Tara Thomas:

Yeah, look it's something that might be a little bit, I guess, unfair in some senses where you you've made a decision and you've moved on and that part of your life, that chapter is closed, but it keeps being brought up over and over again. Administratively and legally, and even socially people will keep asking you that question.

So that does seem difficult to swallow, I suppose. And it's always going to depend on the context in which you're being asked. So there are lots of places, especially when it comes to paperwork where you get asked personal information. And I think that's important to know that we don't always have to answer that just because we've been asked!

So, you know, asking yourself that question, why do they want to know that information? And then we can decide whether it's appropriate to say yes, I'm divorced or not, decide to stop calling myself divorced, and be a little bit more discerning.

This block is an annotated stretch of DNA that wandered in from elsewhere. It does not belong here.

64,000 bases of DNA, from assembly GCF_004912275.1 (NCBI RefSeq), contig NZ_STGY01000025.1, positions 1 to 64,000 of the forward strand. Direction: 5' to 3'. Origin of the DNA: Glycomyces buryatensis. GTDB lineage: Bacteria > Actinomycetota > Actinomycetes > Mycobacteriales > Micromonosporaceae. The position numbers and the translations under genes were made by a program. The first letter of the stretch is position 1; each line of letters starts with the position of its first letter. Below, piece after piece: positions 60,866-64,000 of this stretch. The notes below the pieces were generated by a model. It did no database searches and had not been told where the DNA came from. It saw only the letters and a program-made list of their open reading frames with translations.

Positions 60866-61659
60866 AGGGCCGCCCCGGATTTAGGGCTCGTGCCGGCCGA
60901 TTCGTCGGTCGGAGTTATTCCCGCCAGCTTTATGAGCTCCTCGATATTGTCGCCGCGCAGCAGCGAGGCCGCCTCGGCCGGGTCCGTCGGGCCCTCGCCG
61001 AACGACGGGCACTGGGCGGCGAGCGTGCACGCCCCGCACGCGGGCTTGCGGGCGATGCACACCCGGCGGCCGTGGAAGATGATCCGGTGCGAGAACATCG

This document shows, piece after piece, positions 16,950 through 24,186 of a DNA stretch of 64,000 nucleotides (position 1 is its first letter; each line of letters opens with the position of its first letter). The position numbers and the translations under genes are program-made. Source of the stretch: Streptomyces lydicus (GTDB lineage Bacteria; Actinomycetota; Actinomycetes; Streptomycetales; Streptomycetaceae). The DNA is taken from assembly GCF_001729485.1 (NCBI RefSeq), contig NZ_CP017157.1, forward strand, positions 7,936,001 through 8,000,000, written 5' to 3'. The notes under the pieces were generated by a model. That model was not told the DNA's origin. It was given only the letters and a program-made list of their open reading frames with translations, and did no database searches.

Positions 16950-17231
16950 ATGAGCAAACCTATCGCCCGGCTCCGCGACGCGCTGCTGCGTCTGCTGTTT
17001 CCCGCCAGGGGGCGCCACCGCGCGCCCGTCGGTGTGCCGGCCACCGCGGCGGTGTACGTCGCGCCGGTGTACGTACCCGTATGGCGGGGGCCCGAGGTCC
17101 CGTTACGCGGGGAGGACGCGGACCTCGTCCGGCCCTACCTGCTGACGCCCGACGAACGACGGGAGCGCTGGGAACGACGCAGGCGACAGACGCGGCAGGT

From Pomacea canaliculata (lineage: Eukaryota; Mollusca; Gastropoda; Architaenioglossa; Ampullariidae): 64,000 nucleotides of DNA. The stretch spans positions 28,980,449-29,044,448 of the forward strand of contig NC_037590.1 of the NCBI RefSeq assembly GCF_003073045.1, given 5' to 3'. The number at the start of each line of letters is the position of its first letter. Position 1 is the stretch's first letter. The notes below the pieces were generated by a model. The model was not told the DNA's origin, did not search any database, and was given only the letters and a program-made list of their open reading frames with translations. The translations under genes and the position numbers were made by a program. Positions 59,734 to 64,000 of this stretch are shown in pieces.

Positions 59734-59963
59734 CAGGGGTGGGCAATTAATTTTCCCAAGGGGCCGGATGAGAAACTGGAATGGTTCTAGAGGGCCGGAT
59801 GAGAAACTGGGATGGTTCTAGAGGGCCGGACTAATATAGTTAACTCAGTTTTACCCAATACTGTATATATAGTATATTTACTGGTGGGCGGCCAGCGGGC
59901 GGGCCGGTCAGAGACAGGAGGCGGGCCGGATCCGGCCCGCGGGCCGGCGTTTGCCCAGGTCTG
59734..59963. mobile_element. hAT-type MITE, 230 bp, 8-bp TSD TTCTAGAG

If your hairdresser is asking you on paperwork, whether you're divorced, I don't know that they need to know that...

...but then, when it comes to something like the census where we are collecting and mapping social change, I think it's helpful there to say, yes, I have been married because then over time we get more of a sense of what are the trends and what is emerging in terms of when people get married, how often they get married, do they get divorced? You know, do they never get married.

I think that's helpful information for us socially. So it's just about being more discerning,